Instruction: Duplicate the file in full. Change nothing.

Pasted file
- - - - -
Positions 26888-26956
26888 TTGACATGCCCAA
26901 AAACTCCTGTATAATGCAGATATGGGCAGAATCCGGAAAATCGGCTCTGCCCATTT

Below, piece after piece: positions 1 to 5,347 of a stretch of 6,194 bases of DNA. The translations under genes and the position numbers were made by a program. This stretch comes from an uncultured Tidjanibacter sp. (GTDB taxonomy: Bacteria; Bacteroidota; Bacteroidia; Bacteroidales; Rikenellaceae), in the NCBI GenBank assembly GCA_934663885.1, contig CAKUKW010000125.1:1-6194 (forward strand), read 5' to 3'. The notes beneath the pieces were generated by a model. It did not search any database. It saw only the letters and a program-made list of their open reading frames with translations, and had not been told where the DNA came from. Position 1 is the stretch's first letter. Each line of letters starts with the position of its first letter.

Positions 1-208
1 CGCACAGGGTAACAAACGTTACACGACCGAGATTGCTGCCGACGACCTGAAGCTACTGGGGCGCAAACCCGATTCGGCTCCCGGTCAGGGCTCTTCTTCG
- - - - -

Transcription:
Positions 26888-26956
26888 TTGACATGCCCAA
26901 AAACTCCTGTATAATGCAGATATGGGCAGAATCCGGAAAATCGGCTCTGCCCATTT

Below, piece after piece: positions 1 to 5,347 of a stretch of 6,194 bases of DNA. The translations under genes and the position numbers were made by a program. This stretch comes from an uncultured Tidjanibacter sp. (GTDB taxonomy: Bacteria; Bacteroidota; Bacteroidia; Bacteroidales; Rikenellaceae), in the NCBI GenBank assembly GCA_934663885.1, contig CAKUKW010000125.1:1-6194 (forward strand), read 5' to 3'. The notes beneath the pieces were generated by a model. It did not search any database. It saw only the letters and a program-made list of their open reading frames with translations, and had not been told where the DNA came from. Position 1 is the stretch's first letter. Each line of letters starts with the position of its first letter.

Positions 1-208
1 CGCACAGGGTAACAAACGTTACACGACCGAGATTGCTGCCGACGACCTGAAGCTACTGGGGCGCAAACCCGATTCGGCTCCCGGTCAGGGCTCTTCTTCG